In the corner of my desk sits a stack of Bibles. Over the course of my ministry, I’ve collected Bibles of all kinds. All versions. I even have the NIV Study Bible from my teenage years. My college Bible, hardly ever read, reminds me of God’s grace without even opening it. The NLT Bible that my cousin Jake gave me on the day of his wedding makes me laugh, partly because of the memories from the wedding and partly because I know that today Jake would prefer almost any version but the NLT. Most of my Bibles are ESVs, but there’s a couple NASBs and even a Greek New Testament when I’m feeling…scholarly.
But there’s one Bible I cherish the most. It’s my Mother’s Bible. A year ago, my grandmother wanted me to have it, and what I found inside leveled me. At roughly the same age as she was when she died, I had one last lesson to learn from Mom. And I can still remember the first time I opened it. Her notes, her thoughts, her favorite verses, it was like meeting Mom again for the first time. I could look into her heart. I could hear her personality. I could read her love for Jesus and her compassion for the lost. Even her corny jokes in the margins were glimpses into her sense of humor. There was so much here that my soul could hardly bear it. She left so much of herself on the pages of her Bible that I felt like she had left it all for me. My heart leapt. I remember reading one particular note she’d penned about the sin of Israel in the book of Exodus. She lamented their unbelief and saw her own sin in theirs. It was so honest and wise and child-like and humble, I cried as I read it over and over again. She even wrote like me. My Mother’s faith and her piety were playing out before my tear-soaked eyes. Every deep thought turned into a prayer which turn into worship. At six years old, the only memories I was able to keep of my mother were quick snapshots and second-hand stories from the people who knew her. But this. This was Mom. This was who she really was. Not a hero. Not a memory. A believer. A sinner trusting in God’s grace. Every page, every note was a new introduction to the woman I’d spent my life longing to know. She was so frail and so human now. So tender and so strong. Her prayers were captivating. And all I wanted to do was keep listening.
Her Bible also made me laugh. After reading through her notes in Revelation, I’m almost positive that she believed in a pre-tribulation rapture. She was a good ole Scofield-toting fundamentalist. One of her notes in the book of Jonah made me think we might have disagreed on Jonah’s goodness a bit. She’d kept a small library of bulletins and Annie Armstrong Easter offerings in her Bible. A good Baptist woman. The evangelism strategy classes and VBS cartoons brought me even closer to the woman I only knew for a short time. There was even a note that I think she was passing during a service, inquiring about where a young lady had been in the last several weeks. She wanted people to come to church and hear the Gospel, and she wrote often about it. And boy did she love to sing. The hymns poured over the pages and filled the leaflets she’d kept from special services. She even kept little gifts from my grandparents in North Carolina, honoring God and parents.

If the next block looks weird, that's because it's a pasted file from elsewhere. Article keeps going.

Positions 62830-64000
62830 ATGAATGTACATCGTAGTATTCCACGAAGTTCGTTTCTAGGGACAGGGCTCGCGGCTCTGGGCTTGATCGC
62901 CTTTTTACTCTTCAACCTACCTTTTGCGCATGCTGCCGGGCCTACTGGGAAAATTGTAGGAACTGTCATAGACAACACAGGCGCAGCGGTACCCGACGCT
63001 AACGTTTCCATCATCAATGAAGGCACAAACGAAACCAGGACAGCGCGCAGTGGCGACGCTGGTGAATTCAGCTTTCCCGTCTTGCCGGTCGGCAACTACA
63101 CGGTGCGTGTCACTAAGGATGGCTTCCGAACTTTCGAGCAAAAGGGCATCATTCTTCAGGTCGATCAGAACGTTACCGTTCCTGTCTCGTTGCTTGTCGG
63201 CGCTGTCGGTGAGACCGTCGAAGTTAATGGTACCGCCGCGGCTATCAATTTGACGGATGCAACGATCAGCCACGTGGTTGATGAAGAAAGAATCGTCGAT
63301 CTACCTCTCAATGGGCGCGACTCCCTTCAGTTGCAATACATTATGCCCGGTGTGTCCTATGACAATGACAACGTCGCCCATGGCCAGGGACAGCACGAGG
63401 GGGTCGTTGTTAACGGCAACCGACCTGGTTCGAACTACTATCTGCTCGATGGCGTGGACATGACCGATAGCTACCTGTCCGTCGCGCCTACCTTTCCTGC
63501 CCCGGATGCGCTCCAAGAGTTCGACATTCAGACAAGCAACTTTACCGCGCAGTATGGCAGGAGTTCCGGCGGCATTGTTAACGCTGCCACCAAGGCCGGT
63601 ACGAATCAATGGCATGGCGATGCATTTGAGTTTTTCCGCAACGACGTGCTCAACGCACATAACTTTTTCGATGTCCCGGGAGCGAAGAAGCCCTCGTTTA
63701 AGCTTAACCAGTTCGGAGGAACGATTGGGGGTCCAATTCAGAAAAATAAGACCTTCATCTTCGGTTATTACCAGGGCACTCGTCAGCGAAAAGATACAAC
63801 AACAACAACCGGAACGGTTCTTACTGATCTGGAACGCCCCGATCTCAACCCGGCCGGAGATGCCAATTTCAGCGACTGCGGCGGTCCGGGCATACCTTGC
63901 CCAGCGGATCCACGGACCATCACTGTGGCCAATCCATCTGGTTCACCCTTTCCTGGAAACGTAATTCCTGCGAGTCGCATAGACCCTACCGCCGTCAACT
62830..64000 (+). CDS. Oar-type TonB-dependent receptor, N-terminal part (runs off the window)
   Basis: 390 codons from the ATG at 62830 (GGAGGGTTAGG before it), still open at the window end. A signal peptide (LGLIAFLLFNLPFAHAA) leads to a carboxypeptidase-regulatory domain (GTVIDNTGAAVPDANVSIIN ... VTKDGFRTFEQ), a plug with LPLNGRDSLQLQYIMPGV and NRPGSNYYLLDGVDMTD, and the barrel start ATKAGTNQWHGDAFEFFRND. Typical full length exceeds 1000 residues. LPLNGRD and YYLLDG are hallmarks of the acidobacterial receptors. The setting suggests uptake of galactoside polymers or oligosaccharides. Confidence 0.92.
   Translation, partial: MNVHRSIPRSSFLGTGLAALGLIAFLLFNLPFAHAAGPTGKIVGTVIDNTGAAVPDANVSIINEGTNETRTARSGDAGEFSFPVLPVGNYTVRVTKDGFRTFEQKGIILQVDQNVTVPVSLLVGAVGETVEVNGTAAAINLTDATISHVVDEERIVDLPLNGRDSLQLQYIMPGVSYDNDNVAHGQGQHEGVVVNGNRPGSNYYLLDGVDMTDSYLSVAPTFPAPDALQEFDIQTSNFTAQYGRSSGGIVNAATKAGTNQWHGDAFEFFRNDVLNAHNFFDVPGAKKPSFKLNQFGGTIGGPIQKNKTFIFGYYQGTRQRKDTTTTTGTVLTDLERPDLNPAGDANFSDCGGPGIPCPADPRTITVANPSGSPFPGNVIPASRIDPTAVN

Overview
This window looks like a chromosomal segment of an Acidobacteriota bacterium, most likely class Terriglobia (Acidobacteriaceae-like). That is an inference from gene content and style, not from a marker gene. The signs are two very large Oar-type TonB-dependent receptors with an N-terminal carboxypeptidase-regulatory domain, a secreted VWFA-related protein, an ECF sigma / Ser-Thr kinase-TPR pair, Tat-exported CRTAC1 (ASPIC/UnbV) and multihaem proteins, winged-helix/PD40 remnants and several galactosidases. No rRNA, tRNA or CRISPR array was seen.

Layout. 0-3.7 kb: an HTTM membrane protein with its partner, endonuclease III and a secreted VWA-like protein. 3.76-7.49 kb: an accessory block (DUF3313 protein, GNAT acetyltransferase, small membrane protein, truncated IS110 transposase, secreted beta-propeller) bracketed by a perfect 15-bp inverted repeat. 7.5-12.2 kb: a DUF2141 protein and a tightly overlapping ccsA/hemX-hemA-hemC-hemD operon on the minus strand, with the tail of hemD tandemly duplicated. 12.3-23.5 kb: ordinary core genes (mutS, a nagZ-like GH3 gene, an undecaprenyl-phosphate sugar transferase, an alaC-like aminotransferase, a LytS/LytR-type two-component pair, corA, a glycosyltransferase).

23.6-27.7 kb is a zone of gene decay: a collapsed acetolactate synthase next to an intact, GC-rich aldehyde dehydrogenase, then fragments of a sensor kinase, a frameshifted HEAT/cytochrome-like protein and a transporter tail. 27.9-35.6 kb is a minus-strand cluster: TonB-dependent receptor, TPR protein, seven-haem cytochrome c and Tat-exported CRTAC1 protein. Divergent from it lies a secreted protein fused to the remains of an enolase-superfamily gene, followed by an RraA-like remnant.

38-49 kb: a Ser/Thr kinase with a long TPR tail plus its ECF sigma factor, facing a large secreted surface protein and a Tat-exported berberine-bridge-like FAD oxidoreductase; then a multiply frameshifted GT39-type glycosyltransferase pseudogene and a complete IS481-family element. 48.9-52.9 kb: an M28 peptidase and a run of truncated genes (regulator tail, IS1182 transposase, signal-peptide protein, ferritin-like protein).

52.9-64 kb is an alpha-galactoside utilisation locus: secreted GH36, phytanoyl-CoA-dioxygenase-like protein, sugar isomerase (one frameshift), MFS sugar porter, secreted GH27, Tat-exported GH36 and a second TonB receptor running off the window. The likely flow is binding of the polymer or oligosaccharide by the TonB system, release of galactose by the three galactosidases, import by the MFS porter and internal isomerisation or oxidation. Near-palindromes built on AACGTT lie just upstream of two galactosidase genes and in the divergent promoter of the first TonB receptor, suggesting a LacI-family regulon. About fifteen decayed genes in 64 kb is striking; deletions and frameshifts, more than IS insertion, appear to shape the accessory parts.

Very seldom in my life have I ever felt as if I were meeting someone again for the first time. I saw a side of my mother that I’d never known. The woman who’d always been the patron saint and the godly wife was also a theologian. She knew the Bible well and thought deeply about its contents. She even quoted the Puritans! Stepping into her Bible was a reminder of where I received my personality, my interests, and even my way of thinking. But more than my genetics, it was a reminder that Shawn Todd loved Jesus even more than her own family. More than me. In one of her notes on Matthew 22:30, she simply put, “No marriage in heaven.” On the very same page, she wrote, “All loves should be stepping stones to the love of God.” She was ready for death. For her, the fall to cancer was just the beginning. And her marriage to my father was just a foreshadowing of her greater marriage to God in Christ. She spent her life preparing for that wedding. All my life I’d heard how well she died. But oh did she live.
After reading through her Bible many times, I feel very confident that my Mom didn’t want me to remember her without remembering the saving Gospel. It’s what she treasured most. She didn’t want her Bible to become a time capsule or a memorial. She never would have wanted her words to overshadow those she’d spent her life storing in her heart. After pouring over my mother’s thoughts and absorbing her mind and her heart, I realized that’s exactly what she’d been doing in her Bible everyday with Jesus. Hanging onto every word. That’s what the Bible is. It’s God’s letter. His self-revelation. His heart. His personality. Himself. When we read the Bible, we’re not reading about someone’s memory; we’re convening with the living God. My mother’s notes have proven to be such a priceless treasure to me over the past year, but her words will never save. They’re not God-breathed. And it’s not her words I cling to for my life. It’s His. The greatest connection I’ll ever have with Mom isn’t her trinkets or her notes or her corny sense of humor. It’s her Savior. I wanna love who she loved. And I want to die like she died. In Christ.
“that I may know him and the power of his resurrection, and may share his sufferings, becoming like him in his death.” –Philippians 3:10